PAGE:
Two Russians venture into open space from Space Station
In this image made from video provided by NASA, Expedition 59 Commander Oleg Kononenko, center, participates in a spacewalk outside the International Space Station with Flight Engineer Alexey Ovchinin, obscured, on Wednesday, May 29, 2019. (NASA via AP)
MOSCOW -- Two Russian crewmembers on the International Space Station ventured into open space Wednesday to conduct scientific research and help maintain the orbiting outpost.
Oleg Kononenko and Alexey Ovchinin worked to retrieve scientific experiments intended to study the impact of space flight that were mounted on the space station's exterior. They also cleaned one of the space station's windows and performed other maintenance.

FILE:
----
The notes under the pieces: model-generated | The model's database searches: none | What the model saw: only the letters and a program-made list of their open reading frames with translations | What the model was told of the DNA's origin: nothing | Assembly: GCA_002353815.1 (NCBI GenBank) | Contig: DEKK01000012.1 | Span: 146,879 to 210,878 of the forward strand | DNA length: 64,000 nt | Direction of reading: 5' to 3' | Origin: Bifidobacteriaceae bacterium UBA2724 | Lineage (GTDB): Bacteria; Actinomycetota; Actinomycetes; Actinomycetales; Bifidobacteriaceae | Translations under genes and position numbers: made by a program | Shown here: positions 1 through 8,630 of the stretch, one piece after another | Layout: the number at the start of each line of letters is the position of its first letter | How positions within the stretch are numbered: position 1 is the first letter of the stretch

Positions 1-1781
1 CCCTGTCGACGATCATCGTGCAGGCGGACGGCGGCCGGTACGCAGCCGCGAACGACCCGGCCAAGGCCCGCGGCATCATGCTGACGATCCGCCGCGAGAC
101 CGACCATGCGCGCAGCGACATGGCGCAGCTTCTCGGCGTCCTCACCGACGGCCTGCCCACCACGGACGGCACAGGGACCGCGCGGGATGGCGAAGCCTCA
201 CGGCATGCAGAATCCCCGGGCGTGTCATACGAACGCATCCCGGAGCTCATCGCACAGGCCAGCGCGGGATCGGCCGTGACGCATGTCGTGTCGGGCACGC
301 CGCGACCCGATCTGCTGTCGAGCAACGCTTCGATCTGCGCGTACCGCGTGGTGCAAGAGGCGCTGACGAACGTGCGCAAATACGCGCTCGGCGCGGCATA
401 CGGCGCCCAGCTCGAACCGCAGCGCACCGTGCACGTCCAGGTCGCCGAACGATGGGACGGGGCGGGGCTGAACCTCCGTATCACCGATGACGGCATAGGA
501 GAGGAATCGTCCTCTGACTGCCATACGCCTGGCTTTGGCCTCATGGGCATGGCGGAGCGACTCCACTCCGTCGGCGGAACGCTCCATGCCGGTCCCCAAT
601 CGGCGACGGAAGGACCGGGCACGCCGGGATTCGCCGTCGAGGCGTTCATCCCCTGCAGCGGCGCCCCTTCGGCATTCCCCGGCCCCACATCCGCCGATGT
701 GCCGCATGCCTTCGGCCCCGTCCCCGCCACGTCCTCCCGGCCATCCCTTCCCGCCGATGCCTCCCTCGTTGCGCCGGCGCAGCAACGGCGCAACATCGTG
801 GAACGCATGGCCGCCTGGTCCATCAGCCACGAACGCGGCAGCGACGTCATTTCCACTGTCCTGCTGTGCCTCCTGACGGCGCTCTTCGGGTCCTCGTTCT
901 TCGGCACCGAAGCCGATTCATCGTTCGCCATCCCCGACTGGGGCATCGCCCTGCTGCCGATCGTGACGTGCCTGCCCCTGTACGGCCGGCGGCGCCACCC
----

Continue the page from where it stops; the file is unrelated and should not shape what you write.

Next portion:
The spacewalk is expected to last 6 1/2 hours. It's the fifth one for Kononenko and the first one for Ovchinin.
Their crewmates -- NASA's Anne McClain, Nick Hague and Christina Koch and David Saint-Jacques of the Canadian Space Agency -- are watching their progress from inside the orbiting outpost.
Kononenko is set to return to Earth with McClain and Saint-Jacques next month following a 6 1/2-month stint in orbit. Ovchinin will replace him as the station's commander.
For the spacewalk, the two attached stickers to their spacesuits paying tribute to Alexei Leonov, a legendary Russia cosmonaut who became the first human to walk in space on March 18, 1965. Speaking from the open space, they congratulated Leonov on his 85th birthday, which is coming Thursday.
As you watch today’s #spacewalk, here’s how to keep track of which cosmonaut you’re seeing:— NASA (@NASA) May 29, 2019
Oleg Kononenko – red stripes on spacesuit
Alexey Ovchinin – blue stripes on spacesuit
Tune in: https://t.co/MPhcreBBTJ. Ask ?s using #AskNASA pic.twitter.com/OQq8CmdyTm